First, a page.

Closed-Source Crops

Good article in the latest issue of Conservation on Closed-Source Crops. This is the nightmare world that Richard Jefferson is trying to avoid.  A dystopian vision of this future is depicted in Paolo Bacigalupi’s The Windup Girl, where a few “calorie companies” have locked up the world’s genetic resources with disastrous consequences.

That world is at our door-step. In the year 1900, 7,100 types of apple trees were grown in the U.S.  Now 6,100 of them are extinct. In 1949, Chinese farmers grew 10,000 wheat varieties. By the 1970s about 1,000 varieties remained in cultivation. A decade ago, seed companies were largely independent. Now more than 200 of them are owned by a handful of pharmaceutical/chemical companies (an excellent visualization of this can be found here – slow it down by hitting stop/play, so you can really see the dynamics of global consolidation).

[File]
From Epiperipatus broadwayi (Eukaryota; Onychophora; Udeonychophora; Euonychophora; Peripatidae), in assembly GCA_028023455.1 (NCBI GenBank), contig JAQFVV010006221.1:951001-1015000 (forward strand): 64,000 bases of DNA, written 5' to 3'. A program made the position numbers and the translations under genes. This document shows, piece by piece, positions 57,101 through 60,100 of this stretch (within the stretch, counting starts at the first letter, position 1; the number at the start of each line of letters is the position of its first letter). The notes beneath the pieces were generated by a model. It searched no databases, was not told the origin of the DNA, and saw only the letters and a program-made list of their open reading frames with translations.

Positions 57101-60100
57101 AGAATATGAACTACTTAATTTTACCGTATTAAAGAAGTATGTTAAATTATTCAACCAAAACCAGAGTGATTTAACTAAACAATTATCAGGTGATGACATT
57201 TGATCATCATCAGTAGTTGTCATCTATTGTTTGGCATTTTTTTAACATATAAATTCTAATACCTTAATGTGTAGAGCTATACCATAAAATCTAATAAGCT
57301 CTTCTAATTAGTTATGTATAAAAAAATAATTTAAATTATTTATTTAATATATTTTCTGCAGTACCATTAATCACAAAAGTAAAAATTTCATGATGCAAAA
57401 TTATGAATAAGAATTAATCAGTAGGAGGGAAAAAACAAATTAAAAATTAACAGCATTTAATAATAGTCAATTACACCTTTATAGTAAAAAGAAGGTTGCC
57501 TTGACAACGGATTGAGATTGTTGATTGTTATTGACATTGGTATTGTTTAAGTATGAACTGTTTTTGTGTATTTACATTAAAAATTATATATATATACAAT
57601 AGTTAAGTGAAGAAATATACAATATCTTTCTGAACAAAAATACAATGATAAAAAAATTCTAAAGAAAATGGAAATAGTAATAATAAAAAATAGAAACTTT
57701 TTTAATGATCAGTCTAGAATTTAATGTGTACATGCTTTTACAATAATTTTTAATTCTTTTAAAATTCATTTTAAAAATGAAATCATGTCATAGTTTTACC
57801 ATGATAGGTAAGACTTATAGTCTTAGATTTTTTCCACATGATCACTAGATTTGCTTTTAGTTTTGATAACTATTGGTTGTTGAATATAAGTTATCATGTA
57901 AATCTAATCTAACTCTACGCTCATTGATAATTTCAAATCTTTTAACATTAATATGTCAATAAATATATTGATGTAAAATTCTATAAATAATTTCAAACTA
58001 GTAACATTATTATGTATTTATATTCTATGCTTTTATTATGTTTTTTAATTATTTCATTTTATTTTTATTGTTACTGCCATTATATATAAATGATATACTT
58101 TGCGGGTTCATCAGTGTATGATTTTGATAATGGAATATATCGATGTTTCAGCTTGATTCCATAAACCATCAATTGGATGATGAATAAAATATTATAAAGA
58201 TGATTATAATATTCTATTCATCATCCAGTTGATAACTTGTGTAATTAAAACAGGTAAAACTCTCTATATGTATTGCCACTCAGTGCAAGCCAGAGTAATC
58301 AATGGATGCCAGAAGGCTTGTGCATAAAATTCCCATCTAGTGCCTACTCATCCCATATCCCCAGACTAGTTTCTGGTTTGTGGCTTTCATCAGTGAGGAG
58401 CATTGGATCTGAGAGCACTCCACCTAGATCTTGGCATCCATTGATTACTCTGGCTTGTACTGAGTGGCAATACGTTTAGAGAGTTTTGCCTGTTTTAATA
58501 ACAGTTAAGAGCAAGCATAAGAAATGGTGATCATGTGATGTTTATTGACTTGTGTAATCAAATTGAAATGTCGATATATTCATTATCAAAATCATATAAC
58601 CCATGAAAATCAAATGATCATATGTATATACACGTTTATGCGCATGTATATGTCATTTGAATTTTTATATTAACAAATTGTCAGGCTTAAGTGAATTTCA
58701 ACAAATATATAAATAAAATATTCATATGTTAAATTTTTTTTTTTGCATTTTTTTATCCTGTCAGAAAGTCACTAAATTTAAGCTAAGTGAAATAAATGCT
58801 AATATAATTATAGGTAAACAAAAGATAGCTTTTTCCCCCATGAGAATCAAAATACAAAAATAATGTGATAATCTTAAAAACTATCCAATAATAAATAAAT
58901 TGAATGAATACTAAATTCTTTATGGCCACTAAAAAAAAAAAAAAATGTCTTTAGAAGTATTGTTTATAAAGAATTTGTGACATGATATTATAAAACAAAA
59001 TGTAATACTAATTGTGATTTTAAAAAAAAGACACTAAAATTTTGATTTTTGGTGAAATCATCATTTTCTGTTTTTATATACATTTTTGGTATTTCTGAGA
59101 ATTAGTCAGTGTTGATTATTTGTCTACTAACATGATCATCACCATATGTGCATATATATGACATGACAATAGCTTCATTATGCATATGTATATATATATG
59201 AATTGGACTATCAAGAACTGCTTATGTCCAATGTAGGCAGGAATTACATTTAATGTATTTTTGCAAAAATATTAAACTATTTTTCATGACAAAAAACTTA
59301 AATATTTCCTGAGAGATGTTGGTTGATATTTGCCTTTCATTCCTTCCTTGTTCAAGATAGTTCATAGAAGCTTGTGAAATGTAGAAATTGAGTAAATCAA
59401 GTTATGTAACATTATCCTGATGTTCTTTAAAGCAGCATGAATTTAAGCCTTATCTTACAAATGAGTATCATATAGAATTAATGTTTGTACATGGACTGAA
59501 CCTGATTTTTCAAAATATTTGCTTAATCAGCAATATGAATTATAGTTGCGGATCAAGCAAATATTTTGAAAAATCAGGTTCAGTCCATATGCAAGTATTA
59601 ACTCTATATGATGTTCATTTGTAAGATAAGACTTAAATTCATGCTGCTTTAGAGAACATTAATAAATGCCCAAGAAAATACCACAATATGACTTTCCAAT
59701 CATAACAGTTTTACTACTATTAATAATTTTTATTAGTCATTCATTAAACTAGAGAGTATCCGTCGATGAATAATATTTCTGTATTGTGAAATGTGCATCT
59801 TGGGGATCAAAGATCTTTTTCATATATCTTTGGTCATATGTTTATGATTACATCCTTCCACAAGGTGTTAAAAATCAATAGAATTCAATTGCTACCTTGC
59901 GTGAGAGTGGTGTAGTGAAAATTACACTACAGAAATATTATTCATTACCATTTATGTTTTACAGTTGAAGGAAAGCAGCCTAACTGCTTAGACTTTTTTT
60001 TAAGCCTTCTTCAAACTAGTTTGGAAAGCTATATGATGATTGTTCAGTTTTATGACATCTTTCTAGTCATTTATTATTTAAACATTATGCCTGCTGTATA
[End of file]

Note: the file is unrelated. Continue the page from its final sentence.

Can Jefferson’s  PatentLens initiative, and David Bollier’s advocacy for the commons, and Beth Noveck’s open government projects help us steer away from this future at this late date? Hope so.

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